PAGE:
Are conservatives relevant to 2016's politics?

One relief about the rise of Donald Trump is that his alienation from the conservative intellectuals in the Republican Party means he can’t — and probably won’t — gussy up his campaign with any pretense that it’s about restoring limited-government Constitutionalism to American governance. We don’t really know if Trump even has a theory of Constitutional interpretation, but his public statements seem skeptical of the idea that his presidency would be one that could be checked or balanced.

Why is this a relief? Because for all the talk my smart conservative friends have about the Founders, liberty, fiscal rectitude, and a strict-constructionist view of the Constitution, Republicans don’t actually govern that way all that often. George W. Bush was more or less handpicked by the conservative establishment, and defended vociferously by it, but his administration was defined by both mounting deficits (just like Reagan’s!) and its attempts to innovate theories of expanded executive power. (Re…

The Long Struggle Against Trumpism

Well, that's it. Donald Trump is your presumptive GOP nominee for president.

I do not think he will win the presidential election — but I don't take  his loss for granted. I'm more worried about a repeat of 1964. Barry Goldwater went down in flames. But his candidacy provided the platform for Ronald Reagan's political career. And the battle of 1964 was won, ultimately, in 1980.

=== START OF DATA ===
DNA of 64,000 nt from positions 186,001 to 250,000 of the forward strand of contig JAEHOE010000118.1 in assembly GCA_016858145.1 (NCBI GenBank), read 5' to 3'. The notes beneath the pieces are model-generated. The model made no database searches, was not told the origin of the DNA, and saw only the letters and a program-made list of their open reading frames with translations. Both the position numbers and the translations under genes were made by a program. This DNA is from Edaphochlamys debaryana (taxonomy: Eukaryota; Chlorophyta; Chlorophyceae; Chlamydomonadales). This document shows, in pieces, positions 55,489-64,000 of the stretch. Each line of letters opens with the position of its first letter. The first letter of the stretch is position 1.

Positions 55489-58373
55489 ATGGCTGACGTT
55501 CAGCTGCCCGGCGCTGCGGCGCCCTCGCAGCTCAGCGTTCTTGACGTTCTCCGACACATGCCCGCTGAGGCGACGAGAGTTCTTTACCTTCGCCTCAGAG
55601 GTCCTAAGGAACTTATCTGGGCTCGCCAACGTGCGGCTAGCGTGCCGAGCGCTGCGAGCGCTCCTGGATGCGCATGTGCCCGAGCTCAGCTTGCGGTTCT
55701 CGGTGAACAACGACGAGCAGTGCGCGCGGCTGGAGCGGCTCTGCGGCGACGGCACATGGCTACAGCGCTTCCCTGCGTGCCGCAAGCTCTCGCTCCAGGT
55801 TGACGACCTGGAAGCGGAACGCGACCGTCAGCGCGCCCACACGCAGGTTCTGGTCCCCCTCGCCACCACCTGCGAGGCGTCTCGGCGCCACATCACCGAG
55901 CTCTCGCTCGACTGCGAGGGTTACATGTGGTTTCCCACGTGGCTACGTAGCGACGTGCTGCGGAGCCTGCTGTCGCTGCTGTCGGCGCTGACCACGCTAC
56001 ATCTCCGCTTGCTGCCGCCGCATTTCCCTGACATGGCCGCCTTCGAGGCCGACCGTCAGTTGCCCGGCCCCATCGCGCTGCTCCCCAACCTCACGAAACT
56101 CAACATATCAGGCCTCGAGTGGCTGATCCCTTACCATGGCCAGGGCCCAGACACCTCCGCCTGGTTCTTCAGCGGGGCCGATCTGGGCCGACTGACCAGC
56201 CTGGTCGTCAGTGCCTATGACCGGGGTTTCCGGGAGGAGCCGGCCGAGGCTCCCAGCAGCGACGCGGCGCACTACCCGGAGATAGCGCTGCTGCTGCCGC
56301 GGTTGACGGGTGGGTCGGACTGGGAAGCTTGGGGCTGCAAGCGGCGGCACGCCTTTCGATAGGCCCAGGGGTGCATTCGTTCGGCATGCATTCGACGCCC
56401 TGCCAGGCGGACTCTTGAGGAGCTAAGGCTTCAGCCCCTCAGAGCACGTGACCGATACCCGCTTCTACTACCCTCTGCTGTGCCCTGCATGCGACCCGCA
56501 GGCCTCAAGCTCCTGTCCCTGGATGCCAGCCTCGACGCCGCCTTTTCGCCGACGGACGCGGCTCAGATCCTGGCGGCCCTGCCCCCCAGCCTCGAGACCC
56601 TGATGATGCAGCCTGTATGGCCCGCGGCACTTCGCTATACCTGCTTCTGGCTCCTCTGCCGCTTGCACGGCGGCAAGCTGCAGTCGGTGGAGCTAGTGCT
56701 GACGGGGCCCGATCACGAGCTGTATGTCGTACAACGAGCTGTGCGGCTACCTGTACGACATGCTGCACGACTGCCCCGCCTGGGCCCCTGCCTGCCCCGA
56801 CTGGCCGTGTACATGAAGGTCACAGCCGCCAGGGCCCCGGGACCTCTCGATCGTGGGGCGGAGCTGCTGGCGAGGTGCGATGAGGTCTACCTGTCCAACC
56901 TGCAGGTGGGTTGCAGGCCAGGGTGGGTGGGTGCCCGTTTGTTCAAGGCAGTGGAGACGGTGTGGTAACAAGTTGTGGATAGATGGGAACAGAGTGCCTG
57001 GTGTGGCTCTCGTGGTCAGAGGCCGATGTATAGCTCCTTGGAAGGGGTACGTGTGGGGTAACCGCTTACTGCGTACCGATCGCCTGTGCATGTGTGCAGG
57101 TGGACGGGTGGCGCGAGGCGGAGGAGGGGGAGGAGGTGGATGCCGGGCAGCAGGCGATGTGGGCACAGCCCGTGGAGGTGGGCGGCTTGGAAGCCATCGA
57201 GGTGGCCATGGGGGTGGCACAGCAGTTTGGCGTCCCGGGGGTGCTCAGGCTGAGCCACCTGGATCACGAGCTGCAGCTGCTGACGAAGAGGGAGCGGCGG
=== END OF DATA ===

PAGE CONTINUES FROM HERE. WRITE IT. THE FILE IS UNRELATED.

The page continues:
Does Trumpism have that kind of staying power? I suspect yes, but I'm a pessimist. If so, then, we who disagree with Trumpism have to work to defeat him this year — but his spiritual successors in years to come, as well. Will the battle of 2016 be decided in 2032? We should prepare for that possibility.

One way to battle Trumpism: Acknowledge that some of Trumpism's underlying causes have merit. (Not all of them: The anti-Semites and racists are just evil people.) Those of us who have been nattering on about income inequality for years — well, this is a reason why. When people finally ge…